Don’t run up on other drivers, and then throw on your breaks, and then change lanes and accelerate again. Think ahead, look around, and switch lanes when you must. Pay attention to the color of stop-lights. I see people accelerating all the way up to stoplights that are clearly turning red. Why would you do that? It’s going to be red, and you’ll have to stop. Instead, just take your foot off the gas pedal and try to avoid stopping at the light altogether.
In summary, stop accelerating and braking all the time. Try not to use your brakes at all.
**Note that some situations actually call for purposefully braking hard to keep some momentum going.
For example: You’re doing well, coasting (not accelerating) up to that red light. If you slowly brake the whole time, you’ll quickly close the remaining road distance and be forced to a complete stop before the light changes to green. Well since that isn’t at all acceptable, press down on the brakes early. When you brake hard initially, you can coast the remaining distance to the intersection at a slower speed. Perfect! With sound judgment and a little luck, you’ll arrive at a fresh green light and avoid a full stop, which will boost gas mileage considerably.
Pulse and Glide
When you have to speed up, the best way to accelerate is actually under high throttle at low RPMs. In other words, press the gas relatively hard (maybe 60%, not 100% throttle) in the highest gear possible (lowest RPMs possible). This trick highlights one of the reasons that manual transmissions are vastly superior to automatics for hypermiling purposes – because you are always in control of the gearing.
Advanced hypermilers use this technique in something called the pulse and glide to set world records for driving efficiency. They shift into the highest gear possible, then swiftly accelerate to a modest speed. They then put the car in neutral or turn it off to coast back to the original speed. Then repeat. So on the highway, you could start at 45MPH in top gear, accelerate to 65MPH, coast back to 45MPH, and repeat.
It all might seem a little crazy and counter-intuitive, but it works because combustion engines are more efficient when working hard during short bursts than they are at working moderately hard in perpetuity. Take advantage of this by driving in the highest gear possible, which will keep RPMs low and gas mileage high.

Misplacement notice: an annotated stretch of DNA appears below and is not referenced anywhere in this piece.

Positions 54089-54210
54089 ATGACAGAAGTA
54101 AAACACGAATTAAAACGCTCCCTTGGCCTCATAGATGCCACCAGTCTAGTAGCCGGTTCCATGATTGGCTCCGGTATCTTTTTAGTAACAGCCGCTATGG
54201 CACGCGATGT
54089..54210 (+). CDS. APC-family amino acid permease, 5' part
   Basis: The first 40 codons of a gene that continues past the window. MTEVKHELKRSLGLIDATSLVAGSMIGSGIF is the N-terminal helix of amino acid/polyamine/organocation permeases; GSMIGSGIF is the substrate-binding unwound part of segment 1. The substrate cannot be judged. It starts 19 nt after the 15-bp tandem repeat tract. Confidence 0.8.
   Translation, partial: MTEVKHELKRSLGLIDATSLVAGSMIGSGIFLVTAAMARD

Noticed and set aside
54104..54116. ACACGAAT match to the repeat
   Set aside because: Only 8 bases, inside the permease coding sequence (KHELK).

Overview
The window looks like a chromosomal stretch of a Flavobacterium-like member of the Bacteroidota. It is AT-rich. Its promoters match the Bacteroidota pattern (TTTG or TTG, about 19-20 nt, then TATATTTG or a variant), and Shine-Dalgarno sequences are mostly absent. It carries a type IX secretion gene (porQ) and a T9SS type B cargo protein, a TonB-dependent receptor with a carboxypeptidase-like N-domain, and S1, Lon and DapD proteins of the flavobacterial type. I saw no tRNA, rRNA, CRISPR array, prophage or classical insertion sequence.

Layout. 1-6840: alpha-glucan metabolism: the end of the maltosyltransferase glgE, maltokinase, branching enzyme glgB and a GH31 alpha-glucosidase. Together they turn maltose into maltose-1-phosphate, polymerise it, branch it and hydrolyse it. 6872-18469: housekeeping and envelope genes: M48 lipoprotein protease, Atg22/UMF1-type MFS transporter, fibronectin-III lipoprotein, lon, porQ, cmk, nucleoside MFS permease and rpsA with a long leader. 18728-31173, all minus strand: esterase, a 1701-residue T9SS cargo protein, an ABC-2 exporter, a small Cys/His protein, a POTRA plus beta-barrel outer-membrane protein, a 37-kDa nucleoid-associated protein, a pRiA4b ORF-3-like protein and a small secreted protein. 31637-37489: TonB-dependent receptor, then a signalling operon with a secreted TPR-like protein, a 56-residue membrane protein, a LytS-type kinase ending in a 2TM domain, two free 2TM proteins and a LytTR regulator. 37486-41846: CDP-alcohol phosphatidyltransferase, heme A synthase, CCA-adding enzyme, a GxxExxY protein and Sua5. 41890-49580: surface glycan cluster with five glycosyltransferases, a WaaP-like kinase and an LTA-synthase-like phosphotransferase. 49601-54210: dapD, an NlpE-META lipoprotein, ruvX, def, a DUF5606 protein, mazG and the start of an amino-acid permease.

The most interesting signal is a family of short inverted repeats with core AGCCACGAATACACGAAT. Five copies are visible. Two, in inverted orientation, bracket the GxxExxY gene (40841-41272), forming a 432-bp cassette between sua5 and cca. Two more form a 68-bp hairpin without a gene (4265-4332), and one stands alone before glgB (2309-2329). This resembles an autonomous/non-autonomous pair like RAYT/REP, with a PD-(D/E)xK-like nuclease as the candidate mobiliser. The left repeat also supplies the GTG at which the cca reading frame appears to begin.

This is all much harder to do in an automatic, and the best advice is probably to just keep RPMs as low as possible while driving. This can be exploited after you start understanding your car and the natural shift points. In our old Saturn, which had a 4-speed automatic, I could increase throttle load and still keep it in a high gear at two distinct times. The first is when it shifts into third gear at roughly 31MPH, and the second when it shifts into fourth gear at roughly 44MPH. Right after the car shifts, the RPM load is quite low, and I can increase throttle without the car downshifting, which is an effective way to accelerate.
Coasting in neutral versus coasting in gear (and turning off the car)
When doing the pulse and glide, or just coasting down a big hill, there is often a debate about whether to roll in neutral or in gear. When you shift to neutral, your car is just idling, which uses minimal fuel.
However, most people don’t know that coasting in gear actually uses ZERO gas. Almost every car made since the 1990’s has a feature that shuts off the fuel supply when your foot is off the gas. This does come at a cost, which is the engine braking that accompanies being in gear. The car will automatically slow itself while in gear, so you have to weigh both options.
If you want to coast for a long period of time, and won’t be needing to brake, neutral is the better option even with the additional fuel cost. But if you are driving down a steep hill and don’t want a frictionless free-fall at full speed, leave it in gear to avoid using any gas, while enjoying a little bit of the engine braking that accompanies coasting in gear.
The other possibility when coasting is to simply turn off the engine when the car is in neutral. You should only do this if the coast will last longer than 12-15 seconds. If you need to use the gas before that, you are better off just idling. This is because restarting the car takes a small influx of gasoline, and causes minor stress on your car starter (which theoretically could die, but usually outlasts the car).
If you are going to be stopped for any amount of time, you should always shut off your engine. Don’t ever sit in parking lots with the car running. Don’t ever go through the drive through and sit idle for 5-10 minutes (just walk inside). You should probably even shut off your car on the way to a long red stoplight. After all, there is nothing better than tricking the people stopped next to you into thinking that you have a silent hybrid…